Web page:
The efficacy of antibiotics in treating human disease is seriously compromised by their use in livestock production to promote growth or to compensate for the effects of overcrowded and unsanitary conditions. While any use of antibiotics can potentially contribute to the development of bacterial resistance, the routine use that is common on American farms has hastened this process. Most of the antibiotics sold in the U.S.—70 percent—are used in food animal production. People who eat meat and poultry and people who do not are equally affected because drug resistant bacteria can spread beyond animals and into produce and the environment. Excessive agricultural use of antibiotics has resulted in a perilous situation that, if not soon contained, will profoundly affect the future well-being of today’s children. The World Health Organization warns of a “post-antibiotic era” and acknowledges the routine antimicrobials in vast numbers of healthy animals use on farms as a culprit. Other major health authorities are in strong agreement with this position. FOCUS and Pew recognize the value of some antibiotic applications, in very limited circumstances, for the treatment of certain illnesses in food animal production. Responsible antibiotic use helps protect medically important drugs and promotes better animal husbandry.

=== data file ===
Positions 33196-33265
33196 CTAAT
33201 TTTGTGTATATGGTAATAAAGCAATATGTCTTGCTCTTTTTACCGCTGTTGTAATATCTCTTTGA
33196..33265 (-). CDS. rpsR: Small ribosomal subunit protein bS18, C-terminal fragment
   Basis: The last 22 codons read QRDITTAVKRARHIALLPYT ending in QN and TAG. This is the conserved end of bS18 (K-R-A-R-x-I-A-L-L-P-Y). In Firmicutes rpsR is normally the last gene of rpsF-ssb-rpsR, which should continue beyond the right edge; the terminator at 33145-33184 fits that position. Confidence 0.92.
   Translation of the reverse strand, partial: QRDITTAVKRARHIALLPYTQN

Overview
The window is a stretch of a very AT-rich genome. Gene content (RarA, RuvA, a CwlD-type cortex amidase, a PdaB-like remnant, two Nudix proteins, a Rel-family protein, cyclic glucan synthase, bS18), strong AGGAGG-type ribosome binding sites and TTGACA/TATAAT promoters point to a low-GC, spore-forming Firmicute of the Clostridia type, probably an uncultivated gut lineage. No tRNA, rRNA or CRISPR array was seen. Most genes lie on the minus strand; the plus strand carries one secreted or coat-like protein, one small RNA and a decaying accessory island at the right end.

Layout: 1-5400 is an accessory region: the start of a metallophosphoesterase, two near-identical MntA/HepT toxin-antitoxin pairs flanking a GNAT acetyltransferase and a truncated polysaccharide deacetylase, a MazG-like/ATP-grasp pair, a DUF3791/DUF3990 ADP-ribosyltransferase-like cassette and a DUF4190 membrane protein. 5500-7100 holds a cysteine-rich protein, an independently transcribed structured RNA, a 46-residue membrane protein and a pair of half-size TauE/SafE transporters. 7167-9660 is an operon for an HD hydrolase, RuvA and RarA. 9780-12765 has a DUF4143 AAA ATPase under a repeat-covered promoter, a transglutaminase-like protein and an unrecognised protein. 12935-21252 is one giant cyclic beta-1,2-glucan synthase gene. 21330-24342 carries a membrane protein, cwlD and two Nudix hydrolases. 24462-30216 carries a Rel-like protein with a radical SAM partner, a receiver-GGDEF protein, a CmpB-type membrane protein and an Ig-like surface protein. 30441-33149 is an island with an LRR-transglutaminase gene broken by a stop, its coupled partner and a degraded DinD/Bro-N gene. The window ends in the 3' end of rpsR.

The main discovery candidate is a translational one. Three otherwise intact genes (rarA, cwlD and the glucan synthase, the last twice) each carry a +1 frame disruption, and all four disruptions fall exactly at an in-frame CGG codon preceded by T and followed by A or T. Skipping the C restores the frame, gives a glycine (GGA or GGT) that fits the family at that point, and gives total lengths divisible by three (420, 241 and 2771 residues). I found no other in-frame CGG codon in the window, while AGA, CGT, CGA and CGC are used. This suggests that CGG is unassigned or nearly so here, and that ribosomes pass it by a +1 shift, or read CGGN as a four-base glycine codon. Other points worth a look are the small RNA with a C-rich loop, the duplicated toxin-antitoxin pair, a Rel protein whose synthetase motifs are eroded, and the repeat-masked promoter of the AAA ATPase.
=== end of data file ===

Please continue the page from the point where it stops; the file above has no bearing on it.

Centers for Disease Control and Prevention, “Antibiotic Resistance Threats in the United States, 2013”(September 2013)
 Food and Drug Administration, Department of Health and Human Services, “2011 Summary Report on Antimicrobials Sold or Distributed for Use in Food-Producing Animals” (September 2014)
 World Health Organization, “WHO’s First Global Report on Antibiotic Resistance Reveals Serious, Worldwide Threat to Public Health” (April 2014)
 These include the Centers for Disease Control and Prevention, the Food and Drug Administration, the American Medical Association, the American Academy of Pediatrics, the American Public Health Association, the American College of Preventative Medicine, the Union of Concerned Scientists, Consumers Union, the Infectious Diseases Society of America, and the Institute of Medicine.